Glad that the Strems seem to have emphasized this point to Ascensus. Best wishes to the Strems, and to the employees. 

Tuesday, April 13, 2021

The Chemistry Jobs Scramble: April 13 update

Welcome to the April 13 update for the upcoming 2021 Chemistry Jobs Scramble.

Are you a job seeker? Enter your contact information here. We currently have 74 job seekers. 

Are you an employer? Enter your job posting and contact information here. We currently have 15 potential positions. 

Guidelines (new)

  • Registration will open for one week, starting tomorrow, April 6, 2021. 
  • Registration for job seekers will close on noon Eastern, April 13, 2021.
  • Registration for potential employers will close noon Eastern, April 14, 2021.  
  • We will register both potential employers and job candidates.
  • Potential employers will be required to post a position with an intent to hire before September 30, 2021. 
  • Job seekers will have to attest that they have not accepted a position with another employer. 
  • On April 15 at noon Eastern, job seekers will be offered access to the list of potential positions. They will not be offered access to the list of job seekers. 
  • On April 15 at noon Eastern, potential employers will be offered the list of job seekers. They will not be offered access to the list of potential employers. 
  • There will be no matching - simply the provision of potential openings or candidates. 
  • Access to the scramble will be revoked on April 30, 2021. 
  • This is primarily intended to provide an opportunity for unfilled faculty openings and unmatched job seekers to find matches and permanent employment. Therefore, postdoctoral positions or adjunct positions will not be included; visiting positions of one year or longer will be considered. Industrial positions are welcome. 
Questions? E-mail chemjobber@gmail.com or ask your questions in the comments. 

The 2021 Faculty Jobs List: 324 research/teaching positions and 61 teaching faculty positions

The 2021 Chemistry Faculty Jobs List (curated by Andrew Spaeth and myself) has 324 research/teaching positions and 61 teaching assistant professor positions.

Want to help out? Here's a Google Form to enter positions.

In 2020-2021, we will be adding teaching professor positions, targeting positions that demonstrate an intention to renew permanently, 3 year terms and a promotion ladder and/or are titled "assistant teaching professor" or "associate teaching professor." We are adding community college positions if they explicitly offer tenure.

On April 14, 2020, the 2020 Chemistry Faculty Jobs List had 554 research/teaching positions and 79 teaching faculty positions.

To see trending, go to Andrew Spaeth's visualization of previous years' list.

Want to talk anonymously? Have an update on the status of a job search? Go to the sixth open thread. 

Don't forget to click on "load more" below the comment box for the full thread. 

Job posting: research associate/postdoc, Reilly Lab, Indiana University, Bloomington, IN

From the inbox: 

The Reilly Lab in the Department of Chemistry at Indiana University is taking applications for either a research associate or a postdoctoral research position. Either position offers an opportunity to develop novel bioanalytical methods and apply them to the study of protein folding and the interaction of ubiquitin with proteasomes with the goal of identifying new receptors. The successful applicant will perform cross-linking, liquid chromatography and mass spectrometry experiments and will interpret data with in-house and publically available computer programs.

Experience gained will be beneficial for careers in both academia and industry. Trainees will receive regular guidance that will facilitate research progress and career planning. A background in analytical chemistry, biomolecule mass spectrometry or biochemistry would be advantageous.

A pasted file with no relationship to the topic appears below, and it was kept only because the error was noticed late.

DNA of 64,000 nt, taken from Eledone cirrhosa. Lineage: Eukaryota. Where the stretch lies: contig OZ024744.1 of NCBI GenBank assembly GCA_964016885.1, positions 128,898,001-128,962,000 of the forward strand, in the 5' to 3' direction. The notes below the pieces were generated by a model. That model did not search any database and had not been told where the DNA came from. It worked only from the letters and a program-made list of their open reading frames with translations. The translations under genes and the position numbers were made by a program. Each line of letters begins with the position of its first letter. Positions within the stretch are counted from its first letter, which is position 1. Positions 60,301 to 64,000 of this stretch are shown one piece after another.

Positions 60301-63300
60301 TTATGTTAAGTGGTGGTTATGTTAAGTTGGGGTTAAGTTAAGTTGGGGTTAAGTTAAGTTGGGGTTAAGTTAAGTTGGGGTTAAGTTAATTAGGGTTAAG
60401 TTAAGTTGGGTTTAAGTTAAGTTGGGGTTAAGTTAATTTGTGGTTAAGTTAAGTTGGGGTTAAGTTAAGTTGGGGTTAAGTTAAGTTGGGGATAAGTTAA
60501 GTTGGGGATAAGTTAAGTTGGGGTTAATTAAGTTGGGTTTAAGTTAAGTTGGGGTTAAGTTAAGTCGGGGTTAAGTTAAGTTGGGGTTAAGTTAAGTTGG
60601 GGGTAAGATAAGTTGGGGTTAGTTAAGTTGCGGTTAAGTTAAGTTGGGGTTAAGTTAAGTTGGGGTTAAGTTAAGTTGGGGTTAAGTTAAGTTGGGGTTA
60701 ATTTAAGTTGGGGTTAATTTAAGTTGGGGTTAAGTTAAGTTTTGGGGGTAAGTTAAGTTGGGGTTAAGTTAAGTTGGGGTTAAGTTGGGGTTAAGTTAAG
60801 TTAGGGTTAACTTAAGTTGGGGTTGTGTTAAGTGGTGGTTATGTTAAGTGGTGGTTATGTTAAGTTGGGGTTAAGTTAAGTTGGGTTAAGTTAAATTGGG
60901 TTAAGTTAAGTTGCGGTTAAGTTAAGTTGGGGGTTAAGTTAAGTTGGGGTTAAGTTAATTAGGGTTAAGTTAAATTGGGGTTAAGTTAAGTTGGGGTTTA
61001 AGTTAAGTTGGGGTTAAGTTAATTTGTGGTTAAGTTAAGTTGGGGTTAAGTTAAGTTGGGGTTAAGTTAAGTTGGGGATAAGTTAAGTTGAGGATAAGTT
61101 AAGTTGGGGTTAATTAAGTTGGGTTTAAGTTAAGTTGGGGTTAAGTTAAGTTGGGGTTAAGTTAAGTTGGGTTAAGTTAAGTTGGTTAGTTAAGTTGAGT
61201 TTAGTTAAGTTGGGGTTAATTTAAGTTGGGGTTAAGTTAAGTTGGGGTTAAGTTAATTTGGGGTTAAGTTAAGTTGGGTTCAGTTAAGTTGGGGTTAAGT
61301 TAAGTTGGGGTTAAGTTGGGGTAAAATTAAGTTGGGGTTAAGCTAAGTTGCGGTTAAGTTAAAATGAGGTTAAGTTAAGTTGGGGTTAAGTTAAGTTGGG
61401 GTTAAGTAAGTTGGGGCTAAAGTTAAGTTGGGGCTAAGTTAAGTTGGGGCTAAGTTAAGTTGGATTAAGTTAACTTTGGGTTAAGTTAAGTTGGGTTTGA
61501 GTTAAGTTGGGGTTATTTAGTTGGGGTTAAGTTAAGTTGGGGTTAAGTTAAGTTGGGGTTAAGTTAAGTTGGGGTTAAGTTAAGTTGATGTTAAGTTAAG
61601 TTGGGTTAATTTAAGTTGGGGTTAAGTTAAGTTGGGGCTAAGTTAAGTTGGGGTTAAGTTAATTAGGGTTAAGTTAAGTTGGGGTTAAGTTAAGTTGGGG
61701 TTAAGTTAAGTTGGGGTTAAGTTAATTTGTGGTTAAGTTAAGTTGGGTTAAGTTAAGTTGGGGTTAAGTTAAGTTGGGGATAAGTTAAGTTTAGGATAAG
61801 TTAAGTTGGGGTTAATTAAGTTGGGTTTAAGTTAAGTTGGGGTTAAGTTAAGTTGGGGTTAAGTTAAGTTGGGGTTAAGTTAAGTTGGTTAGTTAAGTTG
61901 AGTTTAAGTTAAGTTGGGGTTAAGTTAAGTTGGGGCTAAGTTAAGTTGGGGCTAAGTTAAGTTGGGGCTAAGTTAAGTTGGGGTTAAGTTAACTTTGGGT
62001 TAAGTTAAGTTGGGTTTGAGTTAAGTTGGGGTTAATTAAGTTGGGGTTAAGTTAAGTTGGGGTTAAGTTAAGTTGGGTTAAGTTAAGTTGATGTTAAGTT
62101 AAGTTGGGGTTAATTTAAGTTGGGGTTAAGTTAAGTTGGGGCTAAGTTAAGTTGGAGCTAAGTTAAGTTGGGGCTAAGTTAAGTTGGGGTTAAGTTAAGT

Questions regarding the position or application process can be directed to: Prof. Jim Reilly, Department of Chemistry, Indiana University, 800 E. Kirkwood Avenue, Bloomington, IN 47405, reilly@indiana.edu

Full ad here. Best wishes to those interested. 

The Academic Staff Jobs List: 104 positions

The Academic Staff Jobs list has 104 positions.

This list is curated by Sarah Cady and @nmr_chemist. It targets:
  • Full-time STAFF positions in a Chem/Biochem/ChemE lab/facility at an academic institution/natl lab
  • Lab Coordinator positions for research groups or undergraduate labs 
  • and for an institution in Canada or the United States
Want to help out? Here's a Google Form to enter positions.

Want to chat about staff scientist positions? Try the open thread.

Monday, April 12, 2021

Explosion in Columbus, OH paint plant

Via USA Today, this incident: 
COLUMBUS, Ohio — One person was killed andeight others injured Thursday after an explosion started a fire at a paint factory in Ohio's capital city. 

The two-alarm fire started around midnight at Majestic Paints on the city's Near East Side and involved at least one explosion. The paint company has had a history of workplace safety violations, including some with the potential to cause death, according to a federal workplace investigation.

Around 40 employees were believed to be in the building when the fire started. Fire officials said many employees were able to evacuate on their own, however, two had to be rescued by fire crews.

One of them had suffered extensive burns and was reported trapped between a railing and another object until a rescue crew could extricate and remove that person in a Stokes basket, according to fire radio traffic...

This CSB summary is interesting: 

  • A fire and explosion occurred at approximately 12:30 a.m. EDT on Thursday, April 8, 2021.
  • Yenkin-Majestic manufactures and markets industrial coatings that include acrylics, alkyds, coil and powder coatings, epoxies, primers, and urethanes.
  • The incident occurred in the OPC Polymers unit at the Yenkin-Majestic facility. The company reports that it has 180 employees.
  • The company reported the following casualties: 1 fatal, 5 hospitalized and 4 non-serious injuries.
  • Twenty-one employees were reported to have been in the facility at the time of the incident.
  • Incident resulted in substantial property damage, more than $1 million. 
  • A building in the OPC Polymer unit collapsed as a result of the incident.